This Anti-Abortion Group Is Behind The Newest Big Supreme Court Case On Women's Health

by Hannah Golden
Drew Angerer/Getty Images News/Getty Images

On Tuesday, March 20, the United States's highest court will begin hearing arguments on NIFLA v. Becerra, a Supreme Court case that could have major impact on the fate of abortion access in the country. In NIFLA v. Becerra, the anti-abortion group is taking on Xavier Becerra, California's attorney general. The question facing the Supreme Court is whether a California law requiring centers to disclose certain information to patients violates the First Amendment right to free speech.

The pro-life National Institute of Family and Life Advocates (NIFLA) works to defend pregnancy centers that seek to "empower abortion-vulnerable women and families to choose life," per its website. The nonprofit provides "legal counsel, education, and training" to crisis pregnancy centers.

At issue is California's Reproductive Freedom, Accountability, Comprehensive Care, and Transparency Act (FACT Act), which was passed in 2015. This law requires any licensed covered facilities to disclose information to patients about their full range of options regarding family planning, including state-sponsored free and low-cost options. It also requires unlicensed facilities to disclose to patients that it is not in fact a medical facility licensed by the state. Per Mother Jones, NIFLA is representing 110 crisis pregnancy clinics in the state. A win for NIFLA and anti-abortion advocates, per The Cut, could have bearing on a number of other states that have or are looking to pass similar laws requiring disclosures regarding reproductive health care and counseling.

Some centers — largely those known as crisis pregnancy centers (CPCs), pregnancy resource centers, or fake women's health centers — primarily provide counseling and are not licensed to provide patient care, but this can be misleading for some seeking medical care. For instance, the National Women's Law Center, in an amicus brief filed for the case, writes of a patient's experience: "Sarah was deceived into going to one of these [anti-abortion counseling] centers ... she had an ectopic pregnancy that they missed ... because it was not caught and treated, it ruptured, putting her life and health at risk."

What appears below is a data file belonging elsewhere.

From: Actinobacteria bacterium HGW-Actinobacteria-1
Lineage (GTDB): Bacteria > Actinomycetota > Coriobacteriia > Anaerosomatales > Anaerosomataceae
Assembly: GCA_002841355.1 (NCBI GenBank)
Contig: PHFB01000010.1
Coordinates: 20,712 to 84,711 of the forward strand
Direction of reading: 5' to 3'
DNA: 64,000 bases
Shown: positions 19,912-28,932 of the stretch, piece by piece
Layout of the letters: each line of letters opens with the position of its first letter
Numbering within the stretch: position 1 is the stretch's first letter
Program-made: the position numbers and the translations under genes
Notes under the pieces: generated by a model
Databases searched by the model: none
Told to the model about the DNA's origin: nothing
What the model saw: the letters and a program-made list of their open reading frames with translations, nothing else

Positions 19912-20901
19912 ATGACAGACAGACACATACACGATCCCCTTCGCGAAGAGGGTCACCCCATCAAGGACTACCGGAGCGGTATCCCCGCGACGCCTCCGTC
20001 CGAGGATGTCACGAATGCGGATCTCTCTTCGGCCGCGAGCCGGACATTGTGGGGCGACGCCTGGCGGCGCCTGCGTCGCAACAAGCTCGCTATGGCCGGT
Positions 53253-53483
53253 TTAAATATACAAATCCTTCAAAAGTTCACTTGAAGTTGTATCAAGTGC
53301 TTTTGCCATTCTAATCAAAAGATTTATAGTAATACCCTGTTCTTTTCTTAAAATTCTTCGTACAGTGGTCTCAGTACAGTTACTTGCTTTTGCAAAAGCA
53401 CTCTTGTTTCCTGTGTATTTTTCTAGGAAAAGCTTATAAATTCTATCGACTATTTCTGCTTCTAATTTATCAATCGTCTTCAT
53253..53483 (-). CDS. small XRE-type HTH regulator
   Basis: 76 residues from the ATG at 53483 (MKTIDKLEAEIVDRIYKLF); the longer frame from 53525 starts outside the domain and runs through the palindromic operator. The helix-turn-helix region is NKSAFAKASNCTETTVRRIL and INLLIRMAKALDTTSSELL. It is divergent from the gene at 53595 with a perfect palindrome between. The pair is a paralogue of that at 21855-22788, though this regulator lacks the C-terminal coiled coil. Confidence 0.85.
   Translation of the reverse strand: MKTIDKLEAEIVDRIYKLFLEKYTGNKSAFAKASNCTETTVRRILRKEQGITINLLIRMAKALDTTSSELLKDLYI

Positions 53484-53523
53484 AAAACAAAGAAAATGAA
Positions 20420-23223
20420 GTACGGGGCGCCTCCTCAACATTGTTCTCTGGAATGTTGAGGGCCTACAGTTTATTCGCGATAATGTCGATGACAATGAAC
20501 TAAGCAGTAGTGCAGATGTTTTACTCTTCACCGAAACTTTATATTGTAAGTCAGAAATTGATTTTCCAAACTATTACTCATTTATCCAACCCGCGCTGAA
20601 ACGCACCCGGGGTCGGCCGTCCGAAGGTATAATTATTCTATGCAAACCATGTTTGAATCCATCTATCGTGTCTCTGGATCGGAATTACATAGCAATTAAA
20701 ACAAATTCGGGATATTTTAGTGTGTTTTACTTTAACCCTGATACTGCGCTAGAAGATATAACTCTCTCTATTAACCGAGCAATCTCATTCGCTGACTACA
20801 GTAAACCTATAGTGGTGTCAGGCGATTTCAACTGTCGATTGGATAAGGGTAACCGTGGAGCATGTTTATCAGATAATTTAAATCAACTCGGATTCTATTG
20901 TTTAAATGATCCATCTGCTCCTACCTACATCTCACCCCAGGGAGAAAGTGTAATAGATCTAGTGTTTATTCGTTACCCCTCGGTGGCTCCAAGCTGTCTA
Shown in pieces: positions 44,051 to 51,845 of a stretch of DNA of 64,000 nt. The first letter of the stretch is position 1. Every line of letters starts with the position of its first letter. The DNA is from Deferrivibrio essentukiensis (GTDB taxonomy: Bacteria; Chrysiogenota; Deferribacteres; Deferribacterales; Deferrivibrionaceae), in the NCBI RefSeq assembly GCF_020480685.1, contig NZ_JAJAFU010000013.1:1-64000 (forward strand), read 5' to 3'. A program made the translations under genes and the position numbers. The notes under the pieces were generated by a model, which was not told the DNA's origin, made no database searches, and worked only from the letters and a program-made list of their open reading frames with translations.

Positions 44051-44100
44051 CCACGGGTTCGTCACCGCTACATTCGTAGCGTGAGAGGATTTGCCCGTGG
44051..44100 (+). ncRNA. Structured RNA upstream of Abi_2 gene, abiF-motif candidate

The law was passed to prevent women from being misled by unlicensed centers in receiving medical advice or care about their reproductive health.

"Unlicensed facilities that advertise and provide pregnancy testing and care must advise clients, at the time they are seeking or obtaining care, that these facilities are not licensed to provide medical care," reads the bill's text.

Fake women's health centers are usually backed by anti-abortion groups, and while NIFLA points out that centers like these often receive private funding, they do get government funding. Rewire reports that anti-abortion clinics in just 14 states received over $40 million in taxpayer dollars.

NIFLA is framing the FACT Act as an infringement on free speech, arguing that its mandatory disclosures violate the First Amendment by forcing "pro-life pregnancy resource centers ... to become abortion referral agencies," per NIFLA president Thomas Glessner. The case has become a focal point in the ongoing battle between anti-abortion and pro-choice advocates.

"Should the government be able to force you to advocate for things you believe are harmful?" Students for Life of America President Kristan Hawkins wrote in a Fox News op-ed, per the group's statement. "Consider the outrage ... if breast-feeding advocates in the La Leche League had to recommend baby formula or if anti-war protestors had to mention Army recruitment. That kind of government interference in free speech would be seen as ridiculous if applied to such passions."

But Planned Parenthood Affiliates of California Chief Legal Counsel Maggy Krell suggests the act is more about avoiding deception and providing patients with complete information — especially those that are more vulnerable.

"The Reproductive FACT Act ensures that women have access to accurate information when they're faced with critical health care decisions," Krell says in a statement obtained by Elite Daily. "Fake women's health centers are particularly harmful for communities that already face systemic barriers to health care, including people of color, people with low incomes, and young people."

A tweet by Mother Jones reporter Hannah Levintova at the Supreme Court Tuesday shows crowds gathered for rallies on both sides of the issue. The anti-abortion group Students For Life of America (SFLA) said in a statement to Elite Daily that they would rally outside the courthouse after holding a prayer vigil all night.

The outlook on the case is tough to gauge, but a tweet by Economist reporter Steven Mazie suggests it's an uphill battle for the pro-choice crowd. The current SCOTUS leans conservative, thanks to the addition of Justice Neil Gorsuch, who was nominated to the seat in 2017 by President Donald Trump, though his views on abortion aren't clear. Whether the Supreme Court will side with anti-abortion or pro-choice advocates on the issue of the First Amendment remains to be seen. Per Rewire, SCOTUS is expected to deliver its decision this summer.